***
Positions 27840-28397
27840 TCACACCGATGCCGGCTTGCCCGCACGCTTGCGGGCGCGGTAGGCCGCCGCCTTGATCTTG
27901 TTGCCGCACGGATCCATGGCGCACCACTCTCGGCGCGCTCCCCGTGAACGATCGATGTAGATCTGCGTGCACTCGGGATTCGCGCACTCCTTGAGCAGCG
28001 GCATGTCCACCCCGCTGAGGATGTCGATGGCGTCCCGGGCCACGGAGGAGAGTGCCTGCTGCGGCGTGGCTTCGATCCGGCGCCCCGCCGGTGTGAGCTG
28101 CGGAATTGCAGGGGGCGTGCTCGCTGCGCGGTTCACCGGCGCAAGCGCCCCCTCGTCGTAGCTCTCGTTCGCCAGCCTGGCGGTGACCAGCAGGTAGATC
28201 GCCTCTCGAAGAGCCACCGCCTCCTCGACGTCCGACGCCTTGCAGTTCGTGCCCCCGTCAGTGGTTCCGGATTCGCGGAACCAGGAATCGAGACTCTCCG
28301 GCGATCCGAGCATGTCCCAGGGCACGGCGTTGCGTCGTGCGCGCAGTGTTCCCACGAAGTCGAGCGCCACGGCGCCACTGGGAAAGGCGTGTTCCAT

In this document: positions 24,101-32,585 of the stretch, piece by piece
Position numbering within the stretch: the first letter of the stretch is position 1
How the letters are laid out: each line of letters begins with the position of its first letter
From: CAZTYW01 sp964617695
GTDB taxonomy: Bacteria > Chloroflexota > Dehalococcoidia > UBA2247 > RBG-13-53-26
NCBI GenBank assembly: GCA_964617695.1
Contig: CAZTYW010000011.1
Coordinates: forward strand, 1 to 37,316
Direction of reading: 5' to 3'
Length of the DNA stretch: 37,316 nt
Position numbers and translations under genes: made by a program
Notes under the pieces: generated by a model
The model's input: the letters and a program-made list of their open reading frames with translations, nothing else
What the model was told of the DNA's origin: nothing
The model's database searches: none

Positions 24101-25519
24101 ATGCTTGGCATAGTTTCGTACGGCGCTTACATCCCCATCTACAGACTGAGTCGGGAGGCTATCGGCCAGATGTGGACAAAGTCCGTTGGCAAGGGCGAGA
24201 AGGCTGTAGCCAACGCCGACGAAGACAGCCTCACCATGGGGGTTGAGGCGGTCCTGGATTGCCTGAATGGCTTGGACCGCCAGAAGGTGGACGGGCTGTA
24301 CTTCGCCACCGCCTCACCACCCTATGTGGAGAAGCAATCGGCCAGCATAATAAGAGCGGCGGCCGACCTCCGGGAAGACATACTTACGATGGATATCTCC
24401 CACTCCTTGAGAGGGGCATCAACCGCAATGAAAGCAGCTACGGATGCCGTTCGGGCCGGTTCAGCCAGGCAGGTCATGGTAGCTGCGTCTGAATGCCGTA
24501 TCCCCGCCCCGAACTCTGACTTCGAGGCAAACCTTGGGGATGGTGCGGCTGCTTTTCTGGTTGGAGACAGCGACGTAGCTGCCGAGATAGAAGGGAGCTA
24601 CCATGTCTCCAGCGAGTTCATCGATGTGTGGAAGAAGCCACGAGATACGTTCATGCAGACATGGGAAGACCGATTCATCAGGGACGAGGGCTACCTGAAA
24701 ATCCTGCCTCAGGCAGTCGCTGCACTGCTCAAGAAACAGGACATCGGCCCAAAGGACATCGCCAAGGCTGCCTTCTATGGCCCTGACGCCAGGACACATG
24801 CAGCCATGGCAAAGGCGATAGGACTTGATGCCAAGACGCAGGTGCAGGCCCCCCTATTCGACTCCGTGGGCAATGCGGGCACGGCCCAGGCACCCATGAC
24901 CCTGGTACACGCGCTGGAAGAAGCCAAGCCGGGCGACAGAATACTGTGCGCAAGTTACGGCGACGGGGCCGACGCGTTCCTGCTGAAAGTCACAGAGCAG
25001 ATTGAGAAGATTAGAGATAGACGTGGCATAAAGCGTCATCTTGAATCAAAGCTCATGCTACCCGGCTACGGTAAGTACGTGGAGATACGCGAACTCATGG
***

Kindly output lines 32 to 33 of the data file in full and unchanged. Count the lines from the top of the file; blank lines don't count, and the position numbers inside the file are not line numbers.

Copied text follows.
24901 CCTGGTACACGCGCTGGAAGAAGCCAAGCCGGGCGACAGAATACTGTGCGCAAGTTACGGCGACGGGGCCGACGCGTTCCTGCTGAAAGTCACAGAGCAG
25001 ATTGAGAAGATTAGAGATAGACGTGGCATAAAGCGTCATCTTGAATCAAAGCTCATGCTACCCGGCTACGGTAAGTACGTGGAGATACGCGAACTCATGG